Oscar-Winning Roger Corman's Drive-In YouTube Channel Offers 400 B-Movie Essentials for $4 a Month

Of all the filmmakers of all time, few can claim the sheer volume of titles to their name as Roger Corman -- never mind his other accomplishments. The 87-year-old director, producer, writer, and occasional actor is still active in his 60 year film career, during which he has coached countless high-profile auteurs, fostered the careers of several notable actors, and earned a 2009 Honorary Academy Award. He has also already denied services such as Hulu streaming rights to his extensive ~400 film canon even for an offered $5-6,000 per film (to be paid to him) -- but has agreed to launch "Corman's Drive-In" as a $4/mo paid YouTube channel in the summer. Read on for more details.

Below is YouTube's 'trailer' for "Corman's Drive-In," which, according to MassLive:

...will cost subscribers $3.99 per month for a rotating selection of 30 movies, refreshed with new interviews and clips from films that are in production. It is set to launch in June.

Video is no longer available: www.youtube.com/watch?v=DhkabB4Xr9Q

Courtesy PR Newswire:

Roger and Julie Corman have worked together since 1972, when they signed Martin Scorsese as the director on "Boxcar Bertha," a career-launching move. Since then, Julie Corman has produced more than 30 films in the last three decades. "I have always approached filmmaking with the desire to reach a broad audience, and YouTube is clearly where the viewers are now," said Roger Corman . "In today's ever-connected marketplace, I couldn't think of a better platform on which to unveil "Corman's Drive-In."

Corman's canon of over 400 films includes such well known and iconic cult titles as "Deathrace 2000" (voted the greatest 'B' picture of all time), "Grand Theft Auto" (Director Ron Howard 's feature directing debut), "The Fast and the Furious," "Crybaby Killer" (Jack Nicholson 's first film), "Fire on the Amazon," (Sandra Bullock 's first film), "The Intruder" (William Shatner 's first film), and "Jackson County Jail," (Tommy Lee Jones ' first film), among many others.

Corman has been a mentor to a virtual who's who of American filmmakers, including Francis Ford Coppola, Martin Scorsese, Ron Howard, James Cameron, Peter Bogdonovich, Jonathan Demme, John Sayles, Joe Dante, Gale Anne Hurd and many others. He helped launch the careers of actors such as Jack Nicholson, Robert DeNiro, Sylvester Stallone, Sandra Bullock, William Shatner, Peter Fonda, Dennis Hopper and many others.

I should say, a little late in into things though it may be -- the man truly needs no introduction, though perhaps a memory-jog for the proper scale of perspective on his tour-de-force career. I think it's fascinating Corman chose YouTube as the venue for his Drive-In, especially when other more 'reputable' streaming services of TV-bound content had already fruitlessly engaged him for his work. Until I read about this development, I wasn't convinced any of the first-wave paid YouTube channels would pique my interest half as much as necessary to get me to fork over even the measly two or three bucks a month for a subscription. Now, given Corman's massive influence -- on several generations worth of Hollywood's best, brightest, and most-prized talents, no less -- the question isn't whether I'll subscribe to any paid YouTube channels, but whether I'll subscribe to any others beside "Corman's Drive-In." Where do I sign up?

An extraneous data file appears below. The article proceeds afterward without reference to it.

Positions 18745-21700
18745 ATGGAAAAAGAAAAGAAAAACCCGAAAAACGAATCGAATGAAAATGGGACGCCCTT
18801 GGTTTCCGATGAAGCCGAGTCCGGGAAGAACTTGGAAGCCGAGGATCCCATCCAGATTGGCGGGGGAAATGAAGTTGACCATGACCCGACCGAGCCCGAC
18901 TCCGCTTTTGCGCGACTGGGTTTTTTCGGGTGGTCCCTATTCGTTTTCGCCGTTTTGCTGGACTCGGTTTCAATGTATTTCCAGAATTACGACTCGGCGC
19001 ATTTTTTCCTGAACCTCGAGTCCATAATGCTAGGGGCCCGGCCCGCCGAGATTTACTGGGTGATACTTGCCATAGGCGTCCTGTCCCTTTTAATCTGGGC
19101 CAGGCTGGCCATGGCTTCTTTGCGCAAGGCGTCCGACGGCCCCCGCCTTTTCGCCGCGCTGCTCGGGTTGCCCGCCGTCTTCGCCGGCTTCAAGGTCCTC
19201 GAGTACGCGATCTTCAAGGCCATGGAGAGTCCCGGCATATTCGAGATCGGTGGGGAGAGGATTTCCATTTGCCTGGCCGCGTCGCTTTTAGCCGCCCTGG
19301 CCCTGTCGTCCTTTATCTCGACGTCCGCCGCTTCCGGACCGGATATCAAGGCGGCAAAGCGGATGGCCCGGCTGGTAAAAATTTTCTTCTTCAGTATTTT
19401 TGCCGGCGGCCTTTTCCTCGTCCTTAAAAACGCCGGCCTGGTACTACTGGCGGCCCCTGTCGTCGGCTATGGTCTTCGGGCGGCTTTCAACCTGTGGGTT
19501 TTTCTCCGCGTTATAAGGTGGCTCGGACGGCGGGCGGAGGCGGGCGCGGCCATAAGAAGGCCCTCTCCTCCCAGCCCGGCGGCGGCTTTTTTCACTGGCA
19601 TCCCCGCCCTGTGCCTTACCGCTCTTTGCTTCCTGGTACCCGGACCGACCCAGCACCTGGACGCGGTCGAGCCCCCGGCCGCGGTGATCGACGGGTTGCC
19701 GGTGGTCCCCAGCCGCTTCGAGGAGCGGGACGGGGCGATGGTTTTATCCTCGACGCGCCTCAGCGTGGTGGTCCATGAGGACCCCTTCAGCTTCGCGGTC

Will you guys be subscribing to "Corman's Drive-In?" Why or, for goodness sake, why not? How does Corman's choice of YouTube for his canon's venue alter your ideas about YouTube paid channels?


[via NewMediaRockstars]

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Your Comment


Alot of famous names notable all for work done Post-Corman.
Be careful with this channel. $4 is alot.

May 13, 2013 at 2:54PM, Edited September 4, 8:21AM


If $4.00 a MONTH is too much, what pricing do you think is FAIR??

May 14, 2013 at 2:00PM, Edited September 4, 8:21AM


At $4, considering the price of Netflix, it just does not sound like a great deal at all.

May 13, 2013 at 11:42PM, Edited September 4, 8:21AM


What gets me is that only 30 movies will be available at a time. Unless it's a limitation brought on by YouTube, that's just a bad idea.

May 14, 2013 at 5:15AM, Edited September 4, 8:21AM


Another example of the old school Hollywood types who are stuck in the 20th century. They see how streaming is now and want to cash in but have absolutely no idea how the streaming market works. The younger generation that uses streaming and the online the most don't care about a Roger Corman dedicated stream site.

May 14, 2013 at 6:25AM, Edited September 4, 8:21AM